On June 23, 2020, the Arizona Court of Appeals issued its opinion concerning In Re: MH2019-004895, vacating the trial court’s order for involuntary treatment because the trial court improperly allowed the patient’s clinical liaison to testify about confidential information in violation of the behavioral health professional-client privilege. This opinion has several important changes and clarifications for our behavioral healthcare clients.

  1. The Behavioral Health Professional-Client Privilege Is Broad
    First, the opinion re-establishes the concept of a behavioral health professional-client privilege, in addition to a psychologist-patient privilege, and clarifies that this privilege is as sacred as that between attorney and client. See Opinion ¶ 7.[1]In some ways, the privilege here may be greater than that between an attorney and client. The court explained that the behavioral health professional-client privilege is broader because it “protects information received by reason of the relationship,” and not only the confidential communications between the professional and patient. See Opinion ¶ 15. In In Re: MH2019-004895, each of the professional’s observations about the patient (to which she testified) occurred because she was the patient’s clinical liaison, and therefore, those observations constituted information the professional received by reason of her confidential relationship with the patient—meaning they were protected communications.

    In short, the information a behavioral health professional receives, whether by hearing words directly from a patient or by the professional’s own observations of the patient’s behavior, is protected by the privilege because the professional acquired the information in the course of providing mental health services to the patient. See Opinion ¶ 15.[2] The court also reasoned in a footnote that just because a professional’s observations of a patient occur in the presence of third parties does not preclude them from remaining confidential communications.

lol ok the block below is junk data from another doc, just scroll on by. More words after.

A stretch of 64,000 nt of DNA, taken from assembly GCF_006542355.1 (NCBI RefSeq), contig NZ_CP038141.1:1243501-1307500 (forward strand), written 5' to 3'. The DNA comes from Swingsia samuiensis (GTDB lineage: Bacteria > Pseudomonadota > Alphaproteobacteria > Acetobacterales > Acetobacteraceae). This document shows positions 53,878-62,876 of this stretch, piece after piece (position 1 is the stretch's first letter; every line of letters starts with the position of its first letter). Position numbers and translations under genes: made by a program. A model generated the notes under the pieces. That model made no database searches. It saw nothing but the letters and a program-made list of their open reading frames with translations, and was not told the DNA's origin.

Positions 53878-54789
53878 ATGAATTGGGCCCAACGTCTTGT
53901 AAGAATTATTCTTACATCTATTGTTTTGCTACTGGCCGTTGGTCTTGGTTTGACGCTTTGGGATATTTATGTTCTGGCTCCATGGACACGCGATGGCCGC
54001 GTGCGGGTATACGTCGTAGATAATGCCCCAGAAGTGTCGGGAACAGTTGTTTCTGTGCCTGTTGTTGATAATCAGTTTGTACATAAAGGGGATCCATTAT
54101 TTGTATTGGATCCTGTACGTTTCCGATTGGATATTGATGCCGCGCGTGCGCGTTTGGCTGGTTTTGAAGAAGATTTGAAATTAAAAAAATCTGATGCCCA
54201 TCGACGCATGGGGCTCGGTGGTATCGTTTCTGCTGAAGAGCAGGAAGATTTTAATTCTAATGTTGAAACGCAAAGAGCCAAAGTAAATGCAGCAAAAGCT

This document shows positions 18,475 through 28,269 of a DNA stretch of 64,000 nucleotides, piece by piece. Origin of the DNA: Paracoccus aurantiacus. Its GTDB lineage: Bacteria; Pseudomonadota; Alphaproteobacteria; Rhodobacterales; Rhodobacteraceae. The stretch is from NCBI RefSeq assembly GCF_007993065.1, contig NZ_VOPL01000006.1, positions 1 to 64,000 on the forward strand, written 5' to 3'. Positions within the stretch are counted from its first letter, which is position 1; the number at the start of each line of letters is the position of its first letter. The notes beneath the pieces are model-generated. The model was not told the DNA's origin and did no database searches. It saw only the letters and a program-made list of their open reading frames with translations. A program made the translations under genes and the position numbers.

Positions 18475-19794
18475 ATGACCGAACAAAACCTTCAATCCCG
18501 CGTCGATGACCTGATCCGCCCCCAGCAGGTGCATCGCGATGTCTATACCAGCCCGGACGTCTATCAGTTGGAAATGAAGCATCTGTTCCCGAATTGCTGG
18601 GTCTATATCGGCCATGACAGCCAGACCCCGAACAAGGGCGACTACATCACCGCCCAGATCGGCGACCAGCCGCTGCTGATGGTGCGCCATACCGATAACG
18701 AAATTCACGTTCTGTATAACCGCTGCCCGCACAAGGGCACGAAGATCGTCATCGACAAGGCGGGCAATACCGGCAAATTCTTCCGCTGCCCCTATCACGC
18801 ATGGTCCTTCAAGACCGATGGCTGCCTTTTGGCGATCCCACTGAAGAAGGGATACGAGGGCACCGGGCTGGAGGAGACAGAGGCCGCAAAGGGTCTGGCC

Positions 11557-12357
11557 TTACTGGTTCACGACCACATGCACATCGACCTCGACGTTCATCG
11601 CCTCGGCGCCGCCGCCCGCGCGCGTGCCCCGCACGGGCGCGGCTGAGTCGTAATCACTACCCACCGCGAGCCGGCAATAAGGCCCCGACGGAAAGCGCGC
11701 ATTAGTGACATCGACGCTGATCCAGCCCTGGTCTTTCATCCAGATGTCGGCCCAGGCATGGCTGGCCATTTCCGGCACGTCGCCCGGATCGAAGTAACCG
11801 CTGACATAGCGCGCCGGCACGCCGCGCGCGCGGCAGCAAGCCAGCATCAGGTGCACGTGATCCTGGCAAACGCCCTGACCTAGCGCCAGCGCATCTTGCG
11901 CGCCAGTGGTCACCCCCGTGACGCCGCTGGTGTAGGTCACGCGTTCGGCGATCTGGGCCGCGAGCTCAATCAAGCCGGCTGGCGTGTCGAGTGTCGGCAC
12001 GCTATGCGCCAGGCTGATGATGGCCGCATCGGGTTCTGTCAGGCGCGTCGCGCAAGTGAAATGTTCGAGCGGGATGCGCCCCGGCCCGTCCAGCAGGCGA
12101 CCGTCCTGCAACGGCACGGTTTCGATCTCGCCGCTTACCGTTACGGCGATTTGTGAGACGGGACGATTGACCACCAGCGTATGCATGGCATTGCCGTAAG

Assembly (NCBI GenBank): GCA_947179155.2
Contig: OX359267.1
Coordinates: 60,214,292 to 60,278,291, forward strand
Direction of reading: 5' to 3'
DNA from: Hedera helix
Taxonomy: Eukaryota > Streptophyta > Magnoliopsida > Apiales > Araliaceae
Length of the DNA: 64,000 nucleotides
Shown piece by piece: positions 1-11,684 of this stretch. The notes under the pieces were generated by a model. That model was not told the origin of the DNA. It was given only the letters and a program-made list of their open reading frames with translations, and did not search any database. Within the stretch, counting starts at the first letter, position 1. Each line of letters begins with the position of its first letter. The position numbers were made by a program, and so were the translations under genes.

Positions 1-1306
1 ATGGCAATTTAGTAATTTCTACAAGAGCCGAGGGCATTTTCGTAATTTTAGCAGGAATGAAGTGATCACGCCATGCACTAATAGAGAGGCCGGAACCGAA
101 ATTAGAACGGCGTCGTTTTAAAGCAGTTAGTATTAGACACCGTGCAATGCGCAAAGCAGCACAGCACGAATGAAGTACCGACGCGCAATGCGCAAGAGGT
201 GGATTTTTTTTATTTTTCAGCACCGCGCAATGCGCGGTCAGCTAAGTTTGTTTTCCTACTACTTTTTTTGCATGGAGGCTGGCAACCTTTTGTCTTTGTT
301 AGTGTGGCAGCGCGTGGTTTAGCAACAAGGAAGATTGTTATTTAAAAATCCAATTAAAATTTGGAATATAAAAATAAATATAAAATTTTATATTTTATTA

1. Involuntary Commitment Requires Strict Compliance with Statutes
    Second, because involuntary commitment of a person “may result in a serious deprivation of liberty,”—one of the most important and carefully guarded rights in our legal system—courts are required to strictly comply with the applicable statutes. See Opinion ¶ 6.
  1. R.S. §32-3283(B) Does Not Permit a Behavioral Health Professional Who Has a Confidential Relationship with a Patient to Testify as an Acquaintance Witness
    If you have previously relied on this statute to allow your staff to testify in a commitment proceeding before, despite having a confidential relationship with the patient, In Re: MH2019-004895 cautions against using it in the future. The Court of Appeals clarified that A.R.S. § 32-3283(B), which requires a licensee to “divulge to the board information the board requires in connection with any investigation, public hearing, or other proceeding,” does not apply to court testimony. A court is not the Board of Behavioral Health Examiners. See Opinion ¶¶ 7-8.
  1. Confidential Relationship Defined
    To determine whether a confidential relationship existed, and if so, whether information “received by reason of the confidential nature” of the relationship was disclosed at the commitment hearing in In Re: MH2019-004895, the Court of Appeals looked to A.R.S. §§ 32-2085 and 32-3251. The court reasoned:“The ‘[p]ractice of professional counseling’ refers to the ‘application of mental health, psychological and human development theories, principles and techniques,’ to inter alia, (1) ‘[f]acilitate human development,’ (2) ‘[m]anage symptoms of mental illness,’ and (3) ‘[a]ssess, appraise, evaluate, diagnose and treat individuals…through the use of psychotherapy.’  A.R.S. § 32-3251. ‘Psychotherapy’ is defined as ‘a variety of treatment methods developing out of generally accepted theories about human behavior and development.’ Id.”